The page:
Urban Transport

Study finds ride-hailing trips result in 69 percent more CO2 emissions

Study finds ride-hailing trips...
Ride-hailing services like Uber and Lyft are much more heavily polluting than private car trips, a new study has found
Ride-hailing services like Uber and Lyft are much more heavily polluting than private car trips, a new study has found
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Ride-hailing services like Uber and Lyft are much more heavily polluting than private car trips, a new study has found
Ride-hailing services like Uber and Lyft are much more heavily polluting than private car trips, a new study has found

As ride-hailing services like Uber and Lyft have surged in popularity in the past decade, so too has the emissions arising from the transportation sector, according to a new report from the Union of Concerned Scientists. The researchers conducted an analysis of pollution from ride-hailing vehicles across seven major US cities, finding that these services generate 69 percent more carbon emissions than the trips that they replace.

The report titled “Ride-Hailing’s Climate Risks: Steering a Growing Industry toward a Clean Transportation Future” compared emissions from private car trips to those from ride-hailing companies in dense urban areas where services like Uber and Lyft are heavily relied upon.

These include Boston, New York City, San Francisco, Washington DC, and the analysis also compared these emissions to those arising from public transit and other modes of transport displaced by ride-hailing services. To arrive at their conclusions, the scientists relied on publicly available data, surveys of ride-hailing service users and other published literature on things like fleet fuel economy and what is known as “deadheading.”

Deadheading refers to the miles a ride-hailing vehicle travels with no passenger onboard, typically after dropping one off and before picking up another. This is a large contributor to excess pollution, according to the team’s report, with a non-pooled ride-hailing trip producing almost 50 percent more carbon emissions than a private car trip, on average.

Another significant factor is the low-carbon forms of transport that are often replaced by ride-hailing services for convenience’s sake. These include walking, cycling and public transit, and taking these into account, the scientists calculated that in total, a ride-hailing trip generates 69 percent more carbon emissions than the trip it replaces, on average. A pooled ride-hailing trip shared between two passengers, meanwhile, produces similar emissions to a private car trip.

Further, a ride-hailing trip in an electric vehicle can cut emissions by around 50 percent, while if that trip is pooled, it can cut emissions by almost 70 percent. The scientists recommend that the industry move swiftly to electrify these vehicles and do more to promote pooled trips. In addition, they say that ride-hailing companies must do more to connect with and complement public transit routes, while governments can develop policies that support these objectives.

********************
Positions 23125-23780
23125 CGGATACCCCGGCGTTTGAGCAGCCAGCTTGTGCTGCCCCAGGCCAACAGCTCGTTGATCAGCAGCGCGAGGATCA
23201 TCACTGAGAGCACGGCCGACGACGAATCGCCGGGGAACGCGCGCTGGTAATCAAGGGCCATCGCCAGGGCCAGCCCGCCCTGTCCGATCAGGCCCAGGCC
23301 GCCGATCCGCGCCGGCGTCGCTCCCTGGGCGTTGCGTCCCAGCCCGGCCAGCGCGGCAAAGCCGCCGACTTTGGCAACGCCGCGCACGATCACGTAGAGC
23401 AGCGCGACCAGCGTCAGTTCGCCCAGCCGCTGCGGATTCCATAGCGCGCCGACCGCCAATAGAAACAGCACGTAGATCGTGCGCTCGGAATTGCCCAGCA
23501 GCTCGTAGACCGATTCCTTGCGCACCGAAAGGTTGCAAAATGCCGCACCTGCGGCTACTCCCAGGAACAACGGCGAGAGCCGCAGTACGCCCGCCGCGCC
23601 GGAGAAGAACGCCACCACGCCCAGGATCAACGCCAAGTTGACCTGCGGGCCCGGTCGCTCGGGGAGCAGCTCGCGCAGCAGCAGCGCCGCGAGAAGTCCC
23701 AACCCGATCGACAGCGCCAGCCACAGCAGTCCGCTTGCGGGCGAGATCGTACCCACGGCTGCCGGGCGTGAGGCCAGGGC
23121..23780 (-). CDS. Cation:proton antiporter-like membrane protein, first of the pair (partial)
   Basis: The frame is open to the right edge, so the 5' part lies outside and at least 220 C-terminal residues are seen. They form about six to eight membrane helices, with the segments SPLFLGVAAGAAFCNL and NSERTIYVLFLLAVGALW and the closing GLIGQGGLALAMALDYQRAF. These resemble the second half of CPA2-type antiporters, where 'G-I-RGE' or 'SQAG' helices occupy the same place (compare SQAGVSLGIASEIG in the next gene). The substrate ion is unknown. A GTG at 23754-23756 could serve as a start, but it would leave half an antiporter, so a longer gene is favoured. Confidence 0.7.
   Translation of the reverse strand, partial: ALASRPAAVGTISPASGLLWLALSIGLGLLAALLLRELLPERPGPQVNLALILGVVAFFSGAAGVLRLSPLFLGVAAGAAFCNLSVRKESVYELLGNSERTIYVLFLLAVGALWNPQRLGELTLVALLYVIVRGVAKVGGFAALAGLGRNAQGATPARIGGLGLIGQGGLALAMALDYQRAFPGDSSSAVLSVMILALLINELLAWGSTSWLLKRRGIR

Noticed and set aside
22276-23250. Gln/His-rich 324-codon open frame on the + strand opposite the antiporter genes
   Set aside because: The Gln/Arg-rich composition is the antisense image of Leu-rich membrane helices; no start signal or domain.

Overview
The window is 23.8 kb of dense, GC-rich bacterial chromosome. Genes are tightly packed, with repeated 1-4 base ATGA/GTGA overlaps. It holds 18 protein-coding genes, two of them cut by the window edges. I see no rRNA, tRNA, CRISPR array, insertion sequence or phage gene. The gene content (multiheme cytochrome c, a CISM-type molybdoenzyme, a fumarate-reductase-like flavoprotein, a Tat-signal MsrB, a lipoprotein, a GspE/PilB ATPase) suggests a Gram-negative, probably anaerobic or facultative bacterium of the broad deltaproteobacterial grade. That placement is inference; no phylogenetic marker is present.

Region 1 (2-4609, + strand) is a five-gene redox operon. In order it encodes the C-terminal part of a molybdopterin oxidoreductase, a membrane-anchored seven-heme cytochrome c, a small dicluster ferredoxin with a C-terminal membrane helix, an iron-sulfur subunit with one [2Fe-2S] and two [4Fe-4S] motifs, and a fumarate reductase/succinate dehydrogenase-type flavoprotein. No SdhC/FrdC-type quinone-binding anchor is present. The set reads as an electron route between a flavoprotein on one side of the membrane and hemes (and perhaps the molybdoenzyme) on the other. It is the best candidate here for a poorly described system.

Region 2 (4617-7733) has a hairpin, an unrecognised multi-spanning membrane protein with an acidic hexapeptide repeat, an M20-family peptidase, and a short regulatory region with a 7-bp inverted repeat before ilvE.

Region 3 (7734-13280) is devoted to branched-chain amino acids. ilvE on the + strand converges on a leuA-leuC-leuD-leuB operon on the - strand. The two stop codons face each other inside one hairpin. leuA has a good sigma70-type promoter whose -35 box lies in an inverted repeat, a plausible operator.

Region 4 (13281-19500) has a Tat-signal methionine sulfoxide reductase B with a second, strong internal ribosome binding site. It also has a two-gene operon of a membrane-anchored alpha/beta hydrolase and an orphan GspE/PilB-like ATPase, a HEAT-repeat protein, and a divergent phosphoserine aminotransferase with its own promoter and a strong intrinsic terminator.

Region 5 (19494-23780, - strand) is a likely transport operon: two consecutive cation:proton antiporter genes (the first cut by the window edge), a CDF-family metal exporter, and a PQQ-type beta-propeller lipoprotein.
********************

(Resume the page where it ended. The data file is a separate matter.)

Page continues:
Uber has carried out more than 10 billion trips around the world since launching in 2010, where Lyft has completed more than a billion. While they now far outnumber taxi ridership in the US, the scientists say a lot of these lessons can be applied to that industry too, with electrification, more pooling and better coordination with mass transit services all reasonable steps that taxi operators can take to help reduce pollution in urban areas.

The full report can be read here, while the video below explores some customer habits regarding ride-hailing services.

Uber and Lyft Facts: How Clean Are They Actually?

Source: Union of Concerned Scientists

Looks like virtue-signaling, image-conscious travelers should catch a unicorn powered by rainbows and pixie dust instead. The rest of us will have to settle for the convenience and lower cost of cars spewing plant food from their tailpipes. That's CO2, in case you didn't know.
No real surprise here. Add thousands of vehicles driving around urban areas hoping to pick up passengers, and you add their pollution as well. The original "ride-sharing" idea might have been better, but unlicensed taxis that can't actually pick up passengers without an intermediary, not so much.
How do they compare to conventional taxis?
The "scientist" in the video sure didn't know her stats. And I believe that the numbers the UCS comes up with are probably triple greenwashed before they're satisfied they've come up with the number they originally wanted. I guess their motto is "Damn the Science. Full Green Ahead!" And until there are Unicorns on call, I'll be driving my full size pickup around, full or empty of lumber/green waste/Salvation Army donations, for fewer than 1,000 miles per year.